Dr. Jacques Morcos Named AANS President-Elect, Faculty and Residents Shine at Neurosurgery Conference

Surgeons with the Department of Neurological Surgery at UHealth – University of Miami Health System and the Miller School of Medicine had a significant presence at the recent American Association of Neurological Surgeons (AANS) meeting in Los Angeles. Miller School faculty presented research and contributed to a number of sessions.

Jacques J. Morcos, M.D., FAANS, addressing the AANS.
Jacques J. Morcos, M.D., FAANS, addressing the AANS.

The AANS has approximately 13,000 members worldwide and works to advance neurosurgery through education and advocacy.

Among the meeting’s main highlights, Jacques J. Morcos, M.D., FAANS, professor and co-chair of the Department of Neurological Surgery at the Miller School and division chief, cranial neurosurgery at UM/Jackson Memorial Hospital, was named the association’s president-elect. Michael Wang, M.D., professor of neurological surgery and rehabilitation medicine, director of the Miller School’s Spine Fellowship Program and chief of neurosurgery at University of Miami Hospital, will become the AANS’ new scientific chair.

“We are thrilled that two of our senior colleagues have been brought into leadership,” said Allan Levi, M.D., Ph.D., professor and chairman of neurological surgery. “These are two huge positions within AANS, and I am always excited when my faculty steps up into these roles.”

A Long and Fruitful Journey

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Faculty members from the Department of Neurological Surgery

Dr. Morcos may be the living embodiment of the American dream. He emigrated to the U.S. from his native Lebanon to find better opportunities and has not been disappointed.

“I came here to learn neurosurgery,” said Dr. Morcos, who came to the Miller School in 1995. “That was my dream, and it has been fulfilled severalfold since then. I am very proud to represent the Miller School as AANS president in two years.”

When Dr. Morcos assumes the presidency, he will promote the discipline and oversee the 2025 conference in Boston.

During this year’s meeting, Dr. Morcos ran the AANS Global Symposium, which brings together neurosurgeons from around the world to present important work.

“The Global Symposium was very well attended, and our people gave great talks on surgical techniques for brain tumors, spine and other areas,” said Dr. Morcos. “It was particularly nice to meet again in person after COVID world.”

One Global Symposium session discussed neural tube defects, such as spina bifida. These conditions are fully preventable with folic acid supplements but still constitute an epidemic in some developing nations.

“Neurosurgeons aren’t just people who go into the operating room and perform various procedures,” said Dr. Morcos, “We have civic responsibilities as well. In a way, we’d like to put ourselves out of business.”

The Cushing Award

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Dr. Wang presenting on spinal surgery at the AANS.

The AANS was founded in 1931 by Harvey Cushing, M.D., who pioneered neurosurgery. One of the conference’s annual highlights is the Cushing Award presentation, which honors lifetime contributions. This year, Dr. Wang presented the award to Michael Lawton, M.D., president and CEO of the Barrow Neurological Institute in Phoenix.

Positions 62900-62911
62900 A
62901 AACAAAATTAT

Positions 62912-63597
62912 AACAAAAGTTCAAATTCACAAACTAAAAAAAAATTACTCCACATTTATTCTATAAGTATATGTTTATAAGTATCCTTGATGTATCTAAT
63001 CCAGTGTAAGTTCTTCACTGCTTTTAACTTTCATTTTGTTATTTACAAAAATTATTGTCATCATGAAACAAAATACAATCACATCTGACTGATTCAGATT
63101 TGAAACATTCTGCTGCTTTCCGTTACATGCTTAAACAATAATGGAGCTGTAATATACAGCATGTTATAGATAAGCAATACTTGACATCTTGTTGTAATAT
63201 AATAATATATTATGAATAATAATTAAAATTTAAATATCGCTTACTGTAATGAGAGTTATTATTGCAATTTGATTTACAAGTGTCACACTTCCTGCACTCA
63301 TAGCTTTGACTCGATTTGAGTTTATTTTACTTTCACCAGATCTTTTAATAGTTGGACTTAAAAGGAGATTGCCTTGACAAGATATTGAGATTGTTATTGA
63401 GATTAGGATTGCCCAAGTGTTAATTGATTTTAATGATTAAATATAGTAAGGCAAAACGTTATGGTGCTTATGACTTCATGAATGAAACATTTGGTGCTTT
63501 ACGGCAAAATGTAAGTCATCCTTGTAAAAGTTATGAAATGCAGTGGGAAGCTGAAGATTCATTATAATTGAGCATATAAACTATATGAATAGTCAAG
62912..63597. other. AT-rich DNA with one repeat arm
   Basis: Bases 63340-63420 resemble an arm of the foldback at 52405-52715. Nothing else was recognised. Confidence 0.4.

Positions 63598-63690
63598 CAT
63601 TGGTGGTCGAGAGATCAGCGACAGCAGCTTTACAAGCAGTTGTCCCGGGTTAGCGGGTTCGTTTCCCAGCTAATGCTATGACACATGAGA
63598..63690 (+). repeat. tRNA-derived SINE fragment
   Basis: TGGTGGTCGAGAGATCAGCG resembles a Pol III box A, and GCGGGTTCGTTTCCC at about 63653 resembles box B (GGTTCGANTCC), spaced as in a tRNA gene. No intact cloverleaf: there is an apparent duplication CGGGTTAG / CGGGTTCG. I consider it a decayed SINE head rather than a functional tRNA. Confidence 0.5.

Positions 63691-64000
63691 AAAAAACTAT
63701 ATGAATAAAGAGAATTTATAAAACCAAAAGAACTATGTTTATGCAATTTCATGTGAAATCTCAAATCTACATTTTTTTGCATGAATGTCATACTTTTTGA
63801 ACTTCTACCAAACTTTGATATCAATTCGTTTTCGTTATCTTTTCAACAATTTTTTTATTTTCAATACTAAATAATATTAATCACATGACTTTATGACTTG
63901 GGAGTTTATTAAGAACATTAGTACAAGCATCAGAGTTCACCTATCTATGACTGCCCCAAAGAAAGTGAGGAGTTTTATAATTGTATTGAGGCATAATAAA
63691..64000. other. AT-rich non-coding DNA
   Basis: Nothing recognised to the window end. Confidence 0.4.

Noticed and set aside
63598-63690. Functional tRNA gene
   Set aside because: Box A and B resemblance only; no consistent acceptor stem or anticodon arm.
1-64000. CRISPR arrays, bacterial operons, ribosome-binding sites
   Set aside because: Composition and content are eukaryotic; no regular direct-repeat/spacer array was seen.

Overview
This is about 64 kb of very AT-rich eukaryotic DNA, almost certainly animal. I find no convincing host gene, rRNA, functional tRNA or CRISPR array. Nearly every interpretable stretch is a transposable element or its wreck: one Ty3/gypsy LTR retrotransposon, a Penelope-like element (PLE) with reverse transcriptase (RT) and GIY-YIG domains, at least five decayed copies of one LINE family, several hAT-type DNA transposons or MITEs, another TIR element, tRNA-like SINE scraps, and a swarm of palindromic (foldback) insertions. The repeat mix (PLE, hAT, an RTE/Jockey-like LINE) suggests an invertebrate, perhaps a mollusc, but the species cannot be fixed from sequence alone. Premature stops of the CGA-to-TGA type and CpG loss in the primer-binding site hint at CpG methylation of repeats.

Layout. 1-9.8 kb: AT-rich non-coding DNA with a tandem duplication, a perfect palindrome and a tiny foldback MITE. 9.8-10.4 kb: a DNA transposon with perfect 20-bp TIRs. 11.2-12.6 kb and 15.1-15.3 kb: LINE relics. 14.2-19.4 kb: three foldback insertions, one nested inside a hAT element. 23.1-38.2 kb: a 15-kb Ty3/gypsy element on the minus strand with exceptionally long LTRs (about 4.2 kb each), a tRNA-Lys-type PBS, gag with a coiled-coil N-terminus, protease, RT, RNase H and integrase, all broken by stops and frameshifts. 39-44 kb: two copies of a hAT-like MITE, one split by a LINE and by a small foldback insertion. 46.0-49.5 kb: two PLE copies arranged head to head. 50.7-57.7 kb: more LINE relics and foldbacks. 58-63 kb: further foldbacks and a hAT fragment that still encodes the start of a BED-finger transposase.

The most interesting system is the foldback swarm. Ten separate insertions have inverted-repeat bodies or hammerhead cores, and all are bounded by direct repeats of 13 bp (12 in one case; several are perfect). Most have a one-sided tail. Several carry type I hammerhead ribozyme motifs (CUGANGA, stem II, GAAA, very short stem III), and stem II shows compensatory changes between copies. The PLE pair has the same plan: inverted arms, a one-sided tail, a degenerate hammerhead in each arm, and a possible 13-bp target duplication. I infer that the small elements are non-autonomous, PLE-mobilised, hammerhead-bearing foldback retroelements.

Dr. Wang, medical director for minimally invasive spine surgery, helped run the Global Symposium and participated in several spine care talks, including presenting the challenges of treating paralyzed patients in Haiti.

“We talked about our experience in Haiti after the earthquake,” said Dr. Wang. “Miller School neurosurgeons treated many paralyzed victims using advanced methods. But it was a difficult situation — there was just no infrastructure.”

Other Miller School Highlights at AANS

More than 20 Miller School neurosurgeons presented at the conference.

Dr. Carolina Benjamin
Dr. Carolina Benjamin

Ricardo Komotar, M.D., professor and medical director for neuro-oncology and director of the Sylvester Comprehensive Cancer Center Brain Tumor Initiative, focused on educational support. Medical students have many questions about applying for residencies, and the AANS is helping them get answers.

“There used to be few resources for applicants to even understand how to apply,” said Dr. Komotar. “It was very much word of mouth. But now, over the last two years, we’ve been making a concerted effort to offer these resources.”

Carolina Benjamin, M.D., assistant professor of neurosurgery, presented on benign but dangerous inner ear tumors called vestibular schwannomas (also called acoustic neuromas). Patients often experience balance issues, hearing loss and ringing in their ears. Dr. Benjamin moderated a panel that discussed the challenges associated with surgery and emerging clinical options.

Michael E. Ivan, M.D., M.B.S.
Michael E. Ivan, M.D., M.B.S., presenting at the AANS.

“Surgery used to be the only way to treat this condition, but now we have gamma knife radiosurgery,” said Dr. Benjamin. “At UM, we’ve adopted a multidisciplinary approach, and we can offer less invasive treatments.”

Michael Ivan, M.D., assistant professor of neurosurgery, discussed his ongoing efforts to use artificial intelligence to improve diagnoses, surgical planning and complex skull base tumors.

“We are developing AI methods to see beyond what is visible on brain images,” said Dr. Ivan. “We can learn more about tumors before we operate, plan safer surgeries and identify disease progression earlier to rapidly adjust treatments and improve overall survival.”

Tags: American Association of Neurological Surgeons, artificial intelligence, Department of Neurological Surgery, Dr. Carolina Benjamin, Dr. Jacques Morcos, Dr. Michael Ivan, Dr. Ricardo Komotar